Mesentery Horizontal disposition of the peritoneum in the lower part of the abdomen. The mesentery is marked with red. Vertical disposition of the peritoneum. Main cavity, red; omental bursa, blue. Gray's subject #246 1157 MeSH Mesentery
In anatomy, the mesentery is the double layer of peritoneum that suspends the jejunum and ileum from the posterior wall of the abdomen. Its meaning, however, is frequently extended to include double layers of peritoneum connecting various components of the abdominal cavity.
The mesentery proper (i.e. the original definition) refers to the peritoneum responsible for connecting the jejunum and ileum (parts of the small intestine) to the back wall of the abdomen. Between the two sheets of peritoneum are blood vessels, lymph vessels, and nerves. This allows these parts of the small intestine to move relatively freely within the abdominopelvic cavity. The brain, however, cannot map sensation accurately, so sensation is usually referred to the midline, an example of referred pain.
The root of proper mesentery extends 15 cm from duodenojejunal flexure at the level of left side of L2 obliquely (toward inferior right) to the ileocecal junction in the right iliac fossa at the level of right sacroiliac joint. The root of mesentery crosses the second and third parts of duodenum, abdominal aorta, Inferior vena cava, right ureter, right psoas major muscle, and right gonadal artery.
The mesentery is derived from what is known in the embryo as the dorsal mesentery. The dorsal mesentery is larger than the ventral mesentery, which gradually becomes other parts of the peritoneum. Most parts of the ventral mesentery are associated with the liver.
Mesenteries are composed of two layers of peritoneum. The peritoneum that lies on the walls of the abdominopelvic cavity (parietal peritoneum) invaginates at certain parts, with an organ inside this invagination. This invaginated peritoneum (visceral peritoneum) will often surround all but a part of the organ ("bare area"), through which the organ transmits blood vessels and nerves. If this organ is invaginated far enough into the peritoneum, the visceral peritoneum will come in contact with itself, forming the organ's mesentery.
Mesenteries in the body:
- Mesentery (proper) - surrounds parts of the small intestine (the jejunum and the ileum)
- Mesocolon - surrounds parts of the colon
- Broad ligament of the uterus - peritoneum of the uterus, uterine tubes, and ovaries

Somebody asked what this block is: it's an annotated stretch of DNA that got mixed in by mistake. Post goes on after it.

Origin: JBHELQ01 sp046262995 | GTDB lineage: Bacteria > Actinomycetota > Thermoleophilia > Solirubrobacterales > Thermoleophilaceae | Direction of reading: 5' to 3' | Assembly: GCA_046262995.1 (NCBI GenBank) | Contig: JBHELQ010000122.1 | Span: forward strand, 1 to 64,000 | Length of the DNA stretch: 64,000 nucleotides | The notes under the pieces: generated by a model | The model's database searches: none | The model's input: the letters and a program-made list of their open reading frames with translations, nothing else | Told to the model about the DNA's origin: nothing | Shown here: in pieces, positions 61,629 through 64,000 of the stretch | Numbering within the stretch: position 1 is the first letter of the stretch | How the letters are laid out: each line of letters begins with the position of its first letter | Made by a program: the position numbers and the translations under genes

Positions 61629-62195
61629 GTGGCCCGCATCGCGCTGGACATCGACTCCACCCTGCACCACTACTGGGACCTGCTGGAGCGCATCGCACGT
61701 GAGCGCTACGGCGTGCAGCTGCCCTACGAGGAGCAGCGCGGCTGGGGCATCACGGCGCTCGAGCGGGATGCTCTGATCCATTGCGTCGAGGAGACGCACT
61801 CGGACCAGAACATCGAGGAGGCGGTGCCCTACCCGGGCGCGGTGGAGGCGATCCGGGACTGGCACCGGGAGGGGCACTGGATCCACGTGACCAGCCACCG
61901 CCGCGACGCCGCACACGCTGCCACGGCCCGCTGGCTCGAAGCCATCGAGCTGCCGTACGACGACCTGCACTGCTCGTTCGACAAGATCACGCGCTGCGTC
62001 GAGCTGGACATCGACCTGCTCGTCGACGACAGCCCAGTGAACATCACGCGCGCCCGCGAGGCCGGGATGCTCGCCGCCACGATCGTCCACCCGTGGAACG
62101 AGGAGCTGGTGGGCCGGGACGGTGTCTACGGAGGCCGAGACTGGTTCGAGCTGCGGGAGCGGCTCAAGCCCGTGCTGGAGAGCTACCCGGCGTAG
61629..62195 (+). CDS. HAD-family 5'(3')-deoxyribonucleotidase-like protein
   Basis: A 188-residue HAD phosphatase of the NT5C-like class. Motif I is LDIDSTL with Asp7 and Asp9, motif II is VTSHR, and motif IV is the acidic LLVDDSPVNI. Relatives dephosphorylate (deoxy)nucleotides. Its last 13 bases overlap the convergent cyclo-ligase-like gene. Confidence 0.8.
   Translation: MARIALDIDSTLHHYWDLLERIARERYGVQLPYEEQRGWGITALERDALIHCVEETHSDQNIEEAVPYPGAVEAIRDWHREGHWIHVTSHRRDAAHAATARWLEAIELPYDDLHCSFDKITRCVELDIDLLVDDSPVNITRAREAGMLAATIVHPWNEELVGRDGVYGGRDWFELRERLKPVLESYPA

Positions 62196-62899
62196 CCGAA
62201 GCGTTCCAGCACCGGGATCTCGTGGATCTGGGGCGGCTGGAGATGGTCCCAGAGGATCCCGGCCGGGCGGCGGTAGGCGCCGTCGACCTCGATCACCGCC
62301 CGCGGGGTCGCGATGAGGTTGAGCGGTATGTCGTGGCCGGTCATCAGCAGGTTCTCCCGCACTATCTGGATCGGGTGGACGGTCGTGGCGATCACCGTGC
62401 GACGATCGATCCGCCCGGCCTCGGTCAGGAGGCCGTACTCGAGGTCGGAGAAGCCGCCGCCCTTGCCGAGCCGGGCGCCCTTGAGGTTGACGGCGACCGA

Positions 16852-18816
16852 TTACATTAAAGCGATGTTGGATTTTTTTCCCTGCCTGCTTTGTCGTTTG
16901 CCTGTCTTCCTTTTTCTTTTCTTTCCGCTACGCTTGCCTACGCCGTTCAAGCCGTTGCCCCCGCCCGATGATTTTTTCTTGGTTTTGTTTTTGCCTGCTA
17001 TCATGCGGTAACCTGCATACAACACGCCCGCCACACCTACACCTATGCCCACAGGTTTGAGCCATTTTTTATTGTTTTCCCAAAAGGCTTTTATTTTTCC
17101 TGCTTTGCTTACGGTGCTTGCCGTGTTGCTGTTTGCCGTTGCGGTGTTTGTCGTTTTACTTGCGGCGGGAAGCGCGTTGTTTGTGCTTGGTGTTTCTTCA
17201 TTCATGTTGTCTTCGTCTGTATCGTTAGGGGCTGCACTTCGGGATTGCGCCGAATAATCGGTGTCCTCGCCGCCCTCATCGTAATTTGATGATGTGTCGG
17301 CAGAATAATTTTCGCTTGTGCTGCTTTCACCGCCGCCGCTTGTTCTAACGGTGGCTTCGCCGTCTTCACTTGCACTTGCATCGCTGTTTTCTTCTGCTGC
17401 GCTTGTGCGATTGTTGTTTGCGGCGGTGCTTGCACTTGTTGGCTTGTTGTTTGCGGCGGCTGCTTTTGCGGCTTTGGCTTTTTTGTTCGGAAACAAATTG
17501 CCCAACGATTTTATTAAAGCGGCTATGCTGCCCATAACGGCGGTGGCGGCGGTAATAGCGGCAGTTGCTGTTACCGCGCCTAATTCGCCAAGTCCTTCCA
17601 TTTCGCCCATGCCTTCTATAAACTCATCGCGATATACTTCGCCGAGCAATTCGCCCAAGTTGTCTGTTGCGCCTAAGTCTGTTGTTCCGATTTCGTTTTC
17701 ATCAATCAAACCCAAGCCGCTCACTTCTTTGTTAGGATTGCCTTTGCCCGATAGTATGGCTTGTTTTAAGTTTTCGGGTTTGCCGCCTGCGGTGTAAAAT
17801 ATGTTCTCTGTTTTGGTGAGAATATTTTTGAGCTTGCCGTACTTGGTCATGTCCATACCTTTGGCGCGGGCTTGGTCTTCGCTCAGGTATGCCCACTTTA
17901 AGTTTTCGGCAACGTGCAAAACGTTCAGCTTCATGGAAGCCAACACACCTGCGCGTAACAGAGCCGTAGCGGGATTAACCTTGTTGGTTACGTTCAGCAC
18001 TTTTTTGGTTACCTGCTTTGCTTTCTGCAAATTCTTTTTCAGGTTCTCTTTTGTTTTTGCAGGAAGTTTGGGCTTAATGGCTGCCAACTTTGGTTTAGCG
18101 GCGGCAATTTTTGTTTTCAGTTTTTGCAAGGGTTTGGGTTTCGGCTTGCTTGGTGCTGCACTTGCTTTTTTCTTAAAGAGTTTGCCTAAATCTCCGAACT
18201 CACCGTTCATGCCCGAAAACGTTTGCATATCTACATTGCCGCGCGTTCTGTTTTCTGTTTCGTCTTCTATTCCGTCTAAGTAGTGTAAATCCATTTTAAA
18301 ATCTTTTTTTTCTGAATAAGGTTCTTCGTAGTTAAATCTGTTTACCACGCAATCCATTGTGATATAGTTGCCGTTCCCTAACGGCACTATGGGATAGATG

A lack of blood-supply to the mesentery causes mesenteric ischemia.
- SUNY Labs 39:01-0100
- jejunumileum at The Anatomy Lesson by Wesley Norman (Georgetown University)
- -1724579760 at GPnotebook
Abdominopelvic cavity: Abdomen/Abdominal cavity and Pelvis/Pelvic cavity and Peritoneal cavity (TA A10, TH H3.04.08, GA 4.408 and GA 11.1147) Extraperitoneal spaceRetroperitoneal space · Retropubic space Peritoneal ligaments,
mesenteries, and foldsAbdominalFrom ventral mesenteryFrom dorsal mesenteryUmbilical folds (Supravesical fossa, Medial inguinal fossa, Lateral umbilical fold, Lateral inguinal fossa) · Ileocecal foldGeneralUrogenital peritoneumUterus/ovariesRecesses
Prenatal development/Mammalian development of digestive system, coelom and septa, and mesenchymal mesenteric masses (GA 11.1101, TE E5.4, 5.8-9) GutUpper GI tract and accessory AbdominopelvicMesenteryOtherIntra-embryonic coelom · Extra-embryonic coelom
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Mesentery — Mes en*ter*y (?; 277), n. [Gr. mesente rion, me sos + e nteron intestine: cf. F. m[ e]sent[ e]re.] [1913 Webster] 1. (Anat.) The membranes, or one of the membranes (consisting of a fold of the peritoneum and inclosed tissues), which connect the… … The Collaborative International Dictionary of English
mesentery — (n.) fold of the peritoneum, early 15c., from medical L. mesenterium middle of the intestine, from medical Gk. mesenterion, from mesos middle (see MEDIAL (Cf. medial) (adj.)) + enteron intestine (see ENTERIC (Cf. enteric)). Related: Mesenteric … Etymology dictionary
mesentery — [mes′ən ter΄ē, mez′ən ter΄ē] n. pl. mesenteries [ML mesenterium < Gr mesenterion < mesos,MID1 + enteron, intestine: see INTER ] a supporting membrane or membranes enfolding some internal organ and attaching it either to the body wall or to… … English World dictionary
Mesentery — A fold of tissue which attaches organs to the body wall. The word mesentery usually refers to the small bowel mesentery which anchors the small intestine to the back of the abdominal wall. Blood vessels, nerves, and lymphatics branch through the… … Medical dictionary
mesentery — noun (plural teries) Etymology: Middle English mesenterie, from Medieval Latin mesenterion, from Greek, from mes + enteron intestine more at inter Date: 15th century 1. a. one or more vertebrate membranes that consist of a double fold of the… … New Collegiate Dictionary
mesentery — double membranes meeting in the midline above and below the viscera formed by the serous membranes in the peritoneal and pericardial cavities. The mesentery in the pericardial cavity disappears during embryonic development and most the the… … Dictionary of ichthyology
mesentery — mesenteric, adj. /mes euhn ter ee, mez /, n., pl. mesenteries. Anat. the membrane, consisting of a double layer of peritoneum, that invests the intestines, attaching them to the posterior wall of the abdomen, maintaining them in position in the… … Universalium
mesentery — n. membrane enclosing intestines. ♦ mesenterial, ♦ mesenteric, a. ♦ mesenteritis, n. inflammation of mesentery … Dictionary of difficult words
mesentery — n. [Gr. mesos, middle; enteron, gut] A supporting membrane or one that forms a partition … Dictionary of invertebrate zoology
mesentery — noun The membrane that attaches the intestines to the wall of the abdomen, maintaining their position in the abdominal cavity, and supplying them with blood vessels, nerves, and lymphatics … Wiktionary